Urban Beehive So You Can Make Healthy Honey at Home

urban beehive
Philips has created a plastic, urban beehive. Honey, I am home!

When I told my husband that I want to build an urban beehive on the roof, he thought I’d flown the coop. It’s enough that we have 15 chickens running around the urban homestead. Bees sting, he reminded me. I, like many other “informed” eco-ists know that there is something up with commercially-produced honey. It no longer tastes like honey. Turns out a lot of our honey no longer has anything valuable in it. Enter the new Philips invention: half flower pot, half honey pot.

philips honey bee pot

When in need of some honey, the owner taps the base. To keep the bees docile when doing so, a smoking system is in place. Unless you leave the window open year-round and you don’t mind bees buzzing through your kitchen, I suggest keeping the honey farm out in the garden.

Countering colony collapse disorder? Looks like it is only a concept product at this stage. Philips writes:

“This is a sustainable, environmentally friendly product concept that has direct educational effects. The city benefits from the pollination, and humans benefit from the honey and the therapeutic value of observing these fascinating creatures in action. As global bee colonies are in decline, this design contributes to the preservation of the species and encourages the return of the urban bee.”


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6 thoughts on “Urban Beehive So You Can Make Healthy Honey at Home”

  1. Joe says:

    Beautiful, but impracticable.

    1. As Susan said; collecting the honey is messy and involved. Besides, can you imagine opening this thing in your kitchen and removing a frame covered with hundreds of bees?
    2. It’s big enough for a starter colony, or maybe a colony of Asian bees (Apis cerana), but this will cause European honeybees to swarm. Even if the bees stay, there won’t be enough space for them to store honey in excess of what they need to eat during winter.
    3. Bees don’t like light in their hives. Light in the hive means there’s a hole in the wall. Too much light makes the bees swarm.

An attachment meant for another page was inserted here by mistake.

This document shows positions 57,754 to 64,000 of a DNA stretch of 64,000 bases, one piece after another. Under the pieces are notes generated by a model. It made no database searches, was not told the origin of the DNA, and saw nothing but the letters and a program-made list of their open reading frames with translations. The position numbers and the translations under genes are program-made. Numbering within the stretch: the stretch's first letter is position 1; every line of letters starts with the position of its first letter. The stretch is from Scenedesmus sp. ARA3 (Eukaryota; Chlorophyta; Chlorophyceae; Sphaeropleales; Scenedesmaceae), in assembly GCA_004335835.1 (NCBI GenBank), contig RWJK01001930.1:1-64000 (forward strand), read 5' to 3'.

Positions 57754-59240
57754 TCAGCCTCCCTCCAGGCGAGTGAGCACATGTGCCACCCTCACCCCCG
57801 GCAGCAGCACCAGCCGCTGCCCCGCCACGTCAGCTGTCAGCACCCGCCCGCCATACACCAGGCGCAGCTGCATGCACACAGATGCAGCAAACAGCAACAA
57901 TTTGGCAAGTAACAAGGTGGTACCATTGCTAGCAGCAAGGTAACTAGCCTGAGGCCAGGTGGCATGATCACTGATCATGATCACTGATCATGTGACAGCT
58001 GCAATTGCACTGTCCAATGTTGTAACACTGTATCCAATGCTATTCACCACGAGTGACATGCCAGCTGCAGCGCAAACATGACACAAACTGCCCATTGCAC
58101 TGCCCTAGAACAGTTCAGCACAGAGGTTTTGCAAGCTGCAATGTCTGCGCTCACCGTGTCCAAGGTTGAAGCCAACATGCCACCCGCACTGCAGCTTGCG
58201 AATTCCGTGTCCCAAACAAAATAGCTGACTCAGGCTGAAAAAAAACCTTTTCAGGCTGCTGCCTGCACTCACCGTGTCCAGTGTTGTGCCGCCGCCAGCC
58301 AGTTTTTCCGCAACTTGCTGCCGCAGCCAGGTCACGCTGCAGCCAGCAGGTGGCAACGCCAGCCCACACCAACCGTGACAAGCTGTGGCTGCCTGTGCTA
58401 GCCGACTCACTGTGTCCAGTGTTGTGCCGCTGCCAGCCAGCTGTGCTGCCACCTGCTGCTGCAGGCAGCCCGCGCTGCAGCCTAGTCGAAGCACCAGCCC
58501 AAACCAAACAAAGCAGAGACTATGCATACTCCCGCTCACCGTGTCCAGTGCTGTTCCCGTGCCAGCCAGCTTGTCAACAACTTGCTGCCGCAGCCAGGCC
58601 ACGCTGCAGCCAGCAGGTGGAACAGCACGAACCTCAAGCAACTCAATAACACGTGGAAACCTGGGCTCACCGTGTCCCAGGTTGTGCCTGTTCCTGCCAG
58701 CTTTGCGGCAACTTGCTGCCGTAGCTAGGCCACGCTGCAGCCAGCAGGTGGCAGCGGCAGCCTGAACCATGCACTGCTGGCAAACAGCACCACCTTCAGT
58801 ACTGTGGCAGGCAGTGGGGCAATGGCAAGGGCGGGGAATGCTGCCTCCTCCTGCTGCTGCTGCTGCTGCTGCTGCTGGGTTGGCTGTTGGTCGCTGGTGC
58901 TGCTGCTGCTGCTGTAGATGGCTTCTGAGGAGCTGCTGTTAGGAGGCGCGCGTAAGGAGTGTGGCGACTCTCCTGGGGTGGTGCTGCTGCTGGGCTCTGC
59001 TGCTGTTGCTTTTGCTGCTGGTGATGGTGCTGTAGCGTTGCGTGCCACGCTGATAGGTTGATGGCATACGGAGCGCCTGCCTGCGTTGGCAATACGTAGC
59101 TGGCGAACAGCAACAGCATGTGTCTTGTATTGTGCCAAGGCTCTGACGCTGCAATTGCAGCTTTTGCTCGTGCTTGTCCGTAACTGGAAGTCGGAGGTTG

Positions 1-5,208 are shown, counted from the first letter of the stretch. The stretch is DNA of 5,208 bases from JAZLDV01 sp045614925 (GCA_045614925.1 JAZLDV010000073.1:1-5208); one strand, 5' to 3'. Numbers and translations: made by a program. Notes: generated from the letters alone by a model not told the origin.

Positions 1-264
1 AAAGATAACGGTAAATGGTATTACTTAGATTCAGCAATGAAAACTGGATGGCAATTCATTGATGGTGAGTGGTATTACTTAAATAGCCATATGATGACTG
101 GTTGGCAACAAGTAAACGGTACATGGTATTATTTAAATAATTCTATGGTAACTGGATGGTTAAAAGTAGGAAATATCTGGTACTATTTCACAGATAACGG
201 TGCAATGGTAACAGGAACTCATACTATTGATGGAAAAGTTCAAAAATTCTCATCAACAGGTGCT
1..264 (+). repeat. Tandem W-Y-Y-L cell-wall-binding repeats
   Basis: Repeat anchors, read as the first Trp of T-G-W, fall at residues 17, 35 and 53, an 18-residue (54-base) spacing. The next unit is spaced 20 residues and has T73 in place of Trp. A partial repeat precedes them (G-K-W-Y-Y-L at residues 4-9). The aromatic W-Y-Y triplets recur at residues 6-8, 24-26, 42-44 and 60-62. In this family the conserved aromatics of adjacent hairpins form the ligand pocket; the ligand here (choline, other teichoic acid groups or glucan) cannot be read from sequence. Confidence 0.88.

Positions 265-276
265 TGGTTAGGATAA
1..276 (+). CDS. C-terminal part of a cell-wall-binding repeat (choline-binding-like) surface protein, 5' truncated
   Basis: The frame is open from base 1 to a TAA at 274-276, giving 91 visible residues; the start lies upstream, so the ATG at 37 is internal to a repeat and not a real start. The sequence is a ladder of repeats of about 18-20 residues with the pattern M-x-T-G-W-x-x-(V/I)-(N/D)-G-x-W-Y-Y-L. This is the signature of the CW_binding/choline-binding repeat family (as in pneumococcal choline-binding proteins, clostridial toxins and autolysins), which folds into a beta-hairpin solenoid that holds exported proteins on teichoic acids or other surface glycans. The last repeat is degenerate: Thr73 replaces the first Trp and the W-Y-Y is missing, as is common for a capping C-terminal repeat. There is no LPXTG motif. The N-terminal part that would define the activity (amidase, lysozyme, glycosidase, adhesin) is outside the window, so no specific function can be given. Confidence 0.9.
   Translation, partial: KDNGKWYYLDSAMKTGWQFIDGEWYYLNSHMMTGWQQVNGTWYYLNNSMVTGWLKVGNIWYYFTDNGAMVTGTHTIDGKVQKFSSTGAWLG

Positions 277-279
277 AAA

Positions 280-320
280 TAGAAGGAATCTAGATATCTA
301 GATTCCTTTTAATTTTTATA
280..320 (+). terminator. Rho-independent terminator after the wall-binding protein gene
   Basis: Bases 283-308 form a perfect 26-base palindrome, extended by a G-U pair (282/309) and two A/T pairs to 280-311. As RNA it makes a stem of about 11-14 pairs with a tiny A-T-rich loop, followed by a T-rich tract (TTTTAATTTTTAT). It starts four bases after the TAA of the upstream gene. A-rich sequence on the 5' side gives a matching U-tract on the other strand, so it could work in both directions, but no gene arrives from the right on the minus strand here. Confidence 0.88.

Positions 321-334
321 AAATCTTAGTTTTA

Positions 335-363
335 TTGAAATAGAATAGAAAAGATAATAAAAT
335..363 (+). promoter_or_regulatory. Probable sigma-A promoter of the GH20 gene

4. The entrance is too small. During the summer there is very high traffic at the entrance and a little tube like that is too narrow.
    5. No ventilation means overheating (especially if it’s hanging on a window) and problems with condensation (and the mold that comes along with it).
    6. I’ve never heard of bees building honeycomb on a slant. They always build it vertically. I don’t know if they would accept the diagnal frames in this hive.

    But, like I said, it’s beautiful.

  2. What an operation. Thanks for sharing Ronley.

  3. Ronley says:

    One day I get to my date field and Annas, one of my Palistinian workers from Jericho come to inform me that they had found a bee hive in the bushes very close by.
    They were very excited about this.

    Naturaly I was most distressed. Besides being highly allergic to bee stings. I really did not want the responsibility and potential problems of bees stinging my workers or myself.

    But Annas was very happy about this bee hive. He ensured me that he and his father would remove the hive with no problems what so ever.
    He took a bucket and wet the inside of the bucket and then sprinkled sugar inside the bucket to attract the bees. He then very carefully placed this bucket as close as he could to the hive.

    A few hours later all the bees had settled them selves very nicely in the bucket, doing what bees do in a bucket that had sugar all over the insides of it.

    He then took a piece of plastic and string. And very carefully covered the top of the bucket, tied the plastic down securely, by this time his Anas’es father Hatam, had arrived to remove the bucket and bees. They then put the hive very carefully into the trunk of his car and drove off, back to Jericho.

  4. Oman Bees says:

    here in Oman honey is really valued as a food and medicinal product – and its super delicious

  5. Ha ha. I like this idea because I think it could spark a revolution in urban farming, for honey, eggs and anything else involving animals and sentient beings.

  6. Karin, our daughter put a beehive on our upstairs deck, it will be fine, tell your husband not to worry about stings, but. You won’t be able to make that dainty contraption work. Stealing honey from bees is laborious messy work that takes teamwork to scrape off combs, you’ll both be covered in honey, and will definitely want to be in bee suits, not evening dress.

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